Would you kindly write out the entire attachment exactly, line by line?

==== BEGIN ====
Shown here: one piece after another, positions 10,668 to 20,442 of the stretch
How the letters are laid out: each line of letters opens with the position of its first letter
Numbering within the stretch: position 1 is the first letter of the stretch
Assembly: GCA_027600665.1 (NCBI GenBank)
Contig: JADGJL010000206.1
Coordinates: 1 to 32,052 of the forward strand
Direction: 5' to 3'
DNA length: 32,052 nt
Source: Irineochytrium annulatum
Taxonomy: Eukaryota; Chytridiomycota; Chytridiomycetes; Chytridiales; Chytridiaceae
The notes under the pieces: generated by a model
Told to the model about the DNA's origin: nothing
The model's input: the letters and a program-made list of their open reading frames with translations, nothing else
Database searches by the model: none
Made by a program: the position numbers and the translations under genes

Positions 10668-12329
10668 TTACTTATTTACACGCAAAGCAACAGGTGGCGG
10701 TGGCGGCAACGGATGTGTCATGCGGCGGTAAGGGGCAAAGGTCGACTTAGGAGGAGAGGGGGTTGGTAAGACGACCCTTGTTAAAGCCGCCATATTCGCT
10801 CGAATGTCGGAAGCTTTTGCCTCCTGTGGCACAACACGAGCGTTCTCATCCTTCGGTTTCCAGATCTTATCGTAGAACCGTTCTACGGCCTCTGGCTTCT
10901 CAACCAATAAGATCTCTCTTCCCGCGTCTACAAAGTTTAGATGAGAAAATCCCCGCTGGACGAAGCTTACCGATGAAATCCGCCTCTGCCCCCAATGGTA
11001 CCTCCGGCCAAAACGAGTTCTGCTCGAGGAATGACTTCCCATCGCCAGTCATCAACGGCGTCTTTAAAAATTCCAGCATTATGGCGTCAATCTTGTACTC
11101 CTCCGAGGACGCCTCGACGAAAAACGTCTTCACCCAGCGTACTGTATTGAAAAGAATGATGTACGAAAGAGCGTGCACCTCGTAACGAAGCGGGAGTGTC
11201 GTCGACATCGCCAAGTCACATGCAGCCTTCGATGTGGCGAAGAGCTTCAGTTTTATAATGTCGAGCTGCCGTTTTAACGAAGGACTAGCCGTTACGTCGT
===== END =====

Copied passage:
Shown here: one piece after another, positions 10,668 to 20,442 of the stretch
How the letters are laid out: each line of letters opens with the position of its first letter
Numbering within the stretch: position 1 is the first letter of the stretch
Assembly: GCA_027600665.1 (NCBI GenBank)
Contig: JADGJL010000206.1
Coordinates: 1 to 32,052 of the forward strand
Direction: 5' to 3'
DNA length: 32,052 nt
Source: Irineochytrium annulatum
Taxonomy: Eukaryota; Chytridiomycota; Chytridiomycetes; Chytridiales; Chytridiaceae
The notes under the pieces: generated by a model
Told to the model about the DNA's origin: nothing
The model's input: the letters and a program-made list of their open reading frames with translations, nothing else
Database searches by the model: none
Made by a program: the position numbers and the translations under genes

Positions 10668-12329
10668 TTACTTATTTACACGCAAAGCAACAGGTGGCGG
10701 TGGCGGCAACGGATGTGTCATGCGGCGGTAAGGGGCAAAGGTCGACTTAGGAGGAGAGGGGGTTGGTAAGACGACCCTTGTTAAAGCCGCCATATTCGCT
10801 CGAATGTCGGAAGCTTTTGCCTCCTGTGGCACAACACGAGCGTTCTCATCCTTCGGTTTCCAGATCTTATCGTAGAACCGTTCTACGGCCTCTGGCTTCT
10901 CAACCAATAAGATCTCTCTTCCCGCGTCTACAAAGTTTAGATGAGAAAATCCCCGCTGGACGAAGCTTACCGATGAAATCCGCCTCTGCCCCCAATGGTA
11001 CCTCCGGCCAAAACGAGTTCTGCTCGAGGAATGACTTCCCATCGCCAGTCATCAACGGCGTCTTTAAAAATTCCAGCATTATGGCGTCAATCTTGTACTC
11101 CTCCGAGGACGCCTCGACGAAAAACGTCTTCACCCAGCGTACTGTATTGAAAAGAATGATGTACGAAAGAGCGTGCACCTCGTAACGAAGCGGGAGTGTC
11201 GTCGACATCGCCAAGTCACATGCAGCCTTCGATGTGGCGAAGAGCTTCAGTTTTATAATGTCGAGCTGCCGTTTTAACGAAGGACTAGCCGTTACGTCGT